US vows to dry up funding to Syria
US Secretary of State Hillary Clinton vowed on Sunday to strengthen existing sanctions against the Syrian regime and seek further ones to dry up funding and arms shipments.
"We will work to seek regional and national sanctions against Syria and strengthen the ones we have. They will be implemented to the fullest to dry up the sources of funding and the arms shipments that are keeping the regime's war machine going", Clinton told journalists in Sofia on Sunday.
"We will work to expose those who are still funding the regime and sending it weapons that are used against defenceless Syrians including women and children," the US top diplomat added.
Clinton said on Sunday the veto by Russia and China of a UN resolution that would have urged the Syrian president to give up power was a "travesty". She said: "What happened yesterday at the United Nations was a travesty."
Rival demonstrations in Beirut
Meanwhile, hundreds of Syrian dissidents and Lebanese activists protested on Sunday outside the Russian embassy in Beirut, as a rival pro-regime rally was staged nearby in the Lebanese capital.
The demonstrators chanted slogans against Syria's government, Russia and China, some of them carrying blood-splattered portraits of Syria's President Bashar Al Assad and Russian Prime Minister Vladimir Putin.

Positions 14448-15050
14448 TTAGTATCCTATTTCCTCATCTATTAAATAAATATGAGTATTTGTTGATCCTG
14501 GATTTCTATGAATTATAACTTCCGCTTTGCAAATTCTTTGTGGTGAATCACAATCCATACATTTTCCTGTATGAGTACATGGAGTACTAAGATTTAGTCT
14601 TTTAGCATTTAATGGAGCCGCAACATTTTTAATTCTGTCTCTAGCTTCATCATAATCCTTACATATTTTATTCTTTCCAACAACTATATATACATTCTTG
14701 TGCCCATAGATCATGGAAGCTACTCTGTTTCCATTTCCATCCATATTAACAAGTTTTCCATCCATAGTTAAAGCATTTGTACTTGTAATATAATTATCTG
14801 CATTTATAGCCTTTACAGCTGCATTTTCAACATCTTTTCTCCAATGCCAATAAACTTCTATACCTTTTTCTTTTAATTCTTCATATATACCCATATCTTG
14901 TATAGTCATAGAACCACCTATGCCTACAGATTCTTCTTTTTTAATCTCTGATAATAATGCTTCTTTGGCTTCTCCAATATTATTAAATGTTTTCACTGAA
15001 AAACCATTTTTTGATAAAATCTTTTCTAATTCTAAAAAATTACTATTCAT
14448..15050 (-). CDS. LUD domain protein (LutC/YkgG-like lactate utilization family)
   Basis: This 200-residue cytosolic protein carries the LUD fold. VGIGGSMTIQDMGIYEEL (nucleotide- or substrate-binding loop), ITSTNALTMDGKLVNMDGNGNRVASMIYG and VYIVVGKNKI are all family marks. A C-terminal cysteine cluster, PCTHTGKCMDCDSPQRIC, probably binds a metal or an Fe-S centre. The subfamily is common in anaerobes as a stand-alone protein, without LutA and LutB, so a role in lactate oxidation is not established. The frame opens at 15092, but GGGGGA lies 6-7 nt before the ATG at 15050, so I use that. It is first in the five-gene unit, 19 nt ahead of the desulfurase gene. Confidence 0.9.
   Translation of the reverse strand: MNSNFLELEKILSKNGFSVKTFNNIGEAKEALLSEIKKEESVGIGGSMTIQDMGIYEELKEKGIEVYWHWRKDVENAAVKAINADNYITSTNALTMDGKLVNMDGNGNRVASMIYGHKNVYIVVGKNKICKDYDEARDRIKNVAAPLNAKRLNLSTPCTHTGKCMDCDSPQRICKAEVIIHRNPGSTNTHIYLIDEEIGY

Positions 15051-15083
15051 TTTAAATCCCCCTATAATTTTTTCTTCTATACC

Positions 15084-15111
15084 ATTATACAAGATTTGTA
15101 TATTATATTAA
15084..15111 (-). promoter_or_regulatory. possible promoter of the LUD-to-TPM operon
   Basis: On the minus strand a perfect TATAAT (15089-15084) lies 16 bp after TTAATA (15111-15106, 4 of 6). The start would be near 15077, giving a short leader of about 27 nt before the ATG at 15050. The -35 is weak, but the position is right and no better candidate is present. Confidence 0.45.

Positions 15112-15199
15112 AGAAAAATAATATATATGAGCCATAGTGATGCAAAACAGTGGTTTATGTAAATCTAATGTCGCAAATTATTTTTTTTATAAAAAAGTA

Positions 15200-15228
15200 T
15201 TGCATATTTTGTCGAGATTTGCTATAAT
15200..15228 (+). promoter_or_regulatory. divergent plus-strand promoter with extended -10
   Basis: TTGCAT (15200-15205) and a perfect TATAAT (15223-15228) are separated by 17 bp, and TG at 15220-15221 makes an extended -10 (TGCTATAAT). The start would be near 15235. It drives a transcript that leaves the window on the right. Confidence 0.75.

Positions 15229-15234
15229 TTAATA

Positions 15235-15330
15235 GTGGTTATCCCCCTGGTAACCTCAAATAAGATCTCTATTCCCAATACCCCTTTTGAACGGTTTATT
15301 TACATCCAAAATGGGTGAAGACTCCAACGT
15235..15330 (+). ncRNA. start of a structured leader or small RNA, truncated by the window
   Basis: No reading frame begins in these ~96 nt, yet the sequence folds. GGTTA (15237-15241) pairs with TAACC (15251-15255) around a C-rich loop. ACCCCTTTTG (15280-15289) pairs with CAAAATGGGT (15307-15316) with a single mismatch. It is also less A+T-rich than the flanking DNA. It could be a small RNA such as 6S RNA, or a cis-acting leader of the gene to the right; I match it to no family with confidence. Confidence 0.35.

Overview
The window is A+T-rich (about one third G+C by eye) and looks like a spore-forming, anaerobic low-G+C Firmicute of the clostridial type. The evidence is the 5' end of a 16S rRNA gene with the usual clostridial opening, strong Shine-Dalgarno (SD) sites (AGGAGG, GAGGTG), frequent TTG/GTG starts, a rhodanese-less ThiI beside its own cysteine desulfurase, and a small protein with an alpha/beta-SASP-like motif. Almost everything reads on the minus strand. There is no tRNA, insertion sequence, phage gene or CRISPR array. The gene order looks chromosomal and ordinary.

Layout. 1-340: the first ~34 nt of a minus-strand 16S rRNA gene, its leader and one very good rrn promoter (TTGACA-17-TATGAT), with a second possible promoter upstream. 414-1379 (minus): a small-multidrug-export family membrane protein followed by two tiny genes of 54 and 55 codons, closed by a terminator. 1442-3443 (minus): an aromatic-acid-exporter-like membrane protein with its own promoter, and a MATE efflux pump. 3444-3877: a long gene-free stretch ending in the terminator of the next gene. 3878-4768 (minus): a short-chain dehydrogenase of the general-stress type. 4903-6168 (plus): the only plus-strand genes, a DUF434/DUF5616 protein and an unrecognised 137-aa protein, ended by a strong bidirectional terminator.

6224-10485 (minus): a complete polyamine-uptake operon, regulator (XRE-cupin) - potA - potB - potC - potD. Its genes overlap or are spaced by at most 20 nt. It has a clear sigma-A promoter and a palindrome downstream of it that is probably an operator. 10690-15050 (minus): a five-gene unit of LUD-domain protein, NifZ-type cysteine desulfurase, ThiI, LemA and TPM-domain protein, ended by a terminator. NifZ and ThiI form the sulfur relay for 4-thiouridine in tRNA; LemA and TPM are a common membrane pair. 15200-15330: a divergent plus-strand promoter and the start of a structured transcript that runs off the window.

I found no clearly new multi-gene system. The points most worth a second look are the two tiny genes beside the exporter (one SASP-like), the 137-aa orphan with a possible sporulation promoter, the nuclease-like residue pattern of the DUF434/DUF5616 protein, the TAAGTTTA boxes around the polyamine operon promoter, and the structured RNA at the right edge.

Not far away, hundreds of protesters rallied in support of the embattled Syrian regime, bearing pictures of Assad and his ally Hezbollah leader Hassan Nasrallah, as well as banners praising Russia and China.
The two groups were kept apart by security forces.
Pro-government TV's news service hacked
Syria's state broadcaster said on Sunday that the text message news service of a separate, pro-government TV station had been hacked and was being used to disseminate "false messages".
A headline displayed on state Syria tv said: "The administration of Addounia draws the attention of its subscribers to the fact that it has temporarily halted its SMS service, and calls citizens to be wary of the false messages being sent now."
Separate headlines on Addounia cautioned against a text message asking people "to avoid public squares for security reasons", and advised that its subscribers ignore all SMS messages on its service until further notice.
The station was the target of European Union sanctions imposed on Syria in September. The station uses the SMS service to send messages to viewers who have signed up.
Arab League mediation
Meanwhile, the Arab League will continue working to end political violence in Syria to stave off foreign military intervention, league chief Nabil Al Arabi said on Sunday. Arabi said the 22-member organisation would continue working with the Syrian regime and opposition for a "political solution" to Damascus's deadly crackdown on pro-democracy protests.
Arab nations had proposed the resolution which Russia and China vetoed at the UN Security Council on Saturday. Vetoing the resolution "does not negate that there is clear international support for the Arab League's decisions," Arabi said in a statement.
The league "will continue its efforts with the Syrian government and opposition, in coordination with concerned parties, to achieve its uppermost goal to stop all acts of violence and killing, and to protect civilians."
The bloc will work to "find a political solution that will achieve reforms and the process of change demanded by the Syrian people, which would preserve it from... any foreign military intervention," he said.
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